Small business banking is broken.
To illustrate, research by EY has shown that 36% of small-medium-sized enterprises (SMEs) have sought financing through loans from personal sources, of which 47% cite being discouraged by the models of traditional banks as the main reason.
The complexity of SME financing stems from the fact that their needs change drastically depending on the sector and stage of development that they are in.
Moreover, the majority of small businesses do not have a financial specialist on their team, and as such, small businesses are often playing catch-up with their finances.
Clearly, the ‘one size fits all’ model is well and truly dead. Considering that 99% of companies are SMEs, it’s about time that the banking ecosystem adapts.
In this new age of fintech, finally, the financial landscape is changing. Regulation such as Open Banking and the ascent of API-focused fintechs (ourselves included) has opened up the market to a multitude of apps that can help improve the SME banking experience.
Moreover, several startups around the world are making a real impact in tackling the SME banking issue, creating entirely new banks from the ground up. These banks are relevant as ever, with Tide (which is covered below) announcing earlier this week that they have 85,000 small business customers, compared to The Co-operative Bank’s 86,000.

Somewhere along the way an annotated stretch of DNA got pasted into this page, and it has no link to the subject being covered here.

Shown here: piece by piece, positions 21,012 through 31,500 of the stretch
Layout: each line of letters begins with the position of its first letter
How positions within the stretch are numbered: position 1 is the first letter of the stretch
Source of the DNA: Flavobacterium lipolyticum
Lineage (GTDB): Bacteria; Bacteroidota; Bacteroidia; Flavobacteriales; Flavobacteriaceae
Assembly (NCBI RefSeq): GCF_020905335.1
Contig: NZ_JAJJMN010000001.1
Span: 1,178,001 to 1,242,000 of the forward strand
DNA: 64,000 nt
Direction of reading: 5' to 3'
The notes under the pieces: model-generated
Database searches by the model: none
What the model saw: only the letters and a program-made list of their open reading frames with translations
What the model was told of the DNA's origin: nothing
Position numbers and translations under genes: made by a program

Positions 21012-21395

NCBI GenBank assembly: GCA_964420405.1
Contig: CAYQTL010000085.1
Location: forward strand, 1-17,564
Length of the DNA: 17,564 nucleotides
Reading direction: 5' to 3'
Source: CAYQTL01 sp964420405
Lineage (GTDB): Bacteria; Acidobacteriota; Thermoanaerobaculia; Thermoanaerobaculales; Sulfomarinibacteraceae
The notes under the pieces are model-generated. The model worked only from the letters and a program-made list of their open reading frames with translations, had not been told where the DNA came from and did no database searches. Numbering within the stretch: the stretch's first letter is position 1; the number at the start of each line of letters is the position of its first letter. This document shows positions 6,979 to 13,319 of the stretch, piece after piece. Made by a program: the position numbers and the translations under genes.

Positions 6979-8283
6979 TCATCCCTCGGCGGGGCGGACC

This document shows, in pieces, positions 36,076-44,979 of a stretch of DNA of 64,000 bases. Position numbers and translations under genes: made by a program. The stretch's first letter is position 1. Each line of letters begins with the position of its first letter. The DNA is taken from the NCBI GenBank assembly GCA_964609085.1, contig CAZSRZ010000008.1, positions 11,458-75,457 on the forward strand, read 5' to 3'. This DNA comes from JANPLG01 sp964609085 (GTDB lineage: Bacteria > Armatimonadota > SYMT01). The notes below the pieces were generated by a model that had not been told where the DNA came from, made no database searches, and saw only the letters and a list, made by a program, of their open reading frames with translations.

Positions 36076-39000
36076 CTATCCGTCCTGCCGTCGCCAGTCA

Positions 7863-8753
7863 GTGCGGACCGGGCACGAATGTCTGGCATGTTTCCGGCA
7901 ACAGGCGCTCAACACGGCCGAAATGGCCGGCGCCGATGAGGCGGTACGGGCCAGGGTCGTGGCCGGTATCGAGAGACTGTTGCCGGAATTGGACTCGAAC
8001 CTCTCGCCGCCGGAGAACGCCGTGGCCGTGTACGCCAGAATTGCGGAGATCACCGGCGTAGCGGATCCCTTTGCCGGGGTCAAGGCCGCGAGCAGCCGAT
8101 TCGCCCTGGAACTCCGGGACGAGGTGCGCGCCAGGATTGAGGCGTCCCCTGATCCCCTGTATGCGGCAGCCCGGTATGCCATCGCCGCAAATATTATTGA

In this article, we will cover who the main challenger banks are and how they are paving the way for a modern business banking landscape.
Founded in 2015, Tide is one of the first digital-only banking platforms tailored to small businesses. Providing business current accounts with automatic transaction categorisation, instant invoicing, scheduled payments and team cards, has given Tide the edge in the SME banking market.
Furthermore, their integration with accounting software providers and alternative lenders allows them to give their clients a seamless financial experience.
Tide aims to continue upwards, with plans to capture 8% of the market by 2023. This has been significantly bolstered by a £60 million grant given to them as part of Pool A of the Capability and Innovation Fund.
Starling Bank was founded in 2014 and launched its business account capabilities just over a year ago. They offer flexible business overdrafts, automatic transaction categorisation, and goal pots for big future purchases.
However, their main distinguishing factor is the Starling Marketplace, which allows other companies to access Starling’s open API and integrate their software together. Some names worth mentioning include Yolt, Xero, and Wealthify.
As of February, Starling claims to have 30,000 SME accounts, and are investing heavily in the SME banking sector of the company throughout 2019 after securing a £60 million Series C and £100 million as part of Pool A of the Capability and Innovation Fund earlier this year.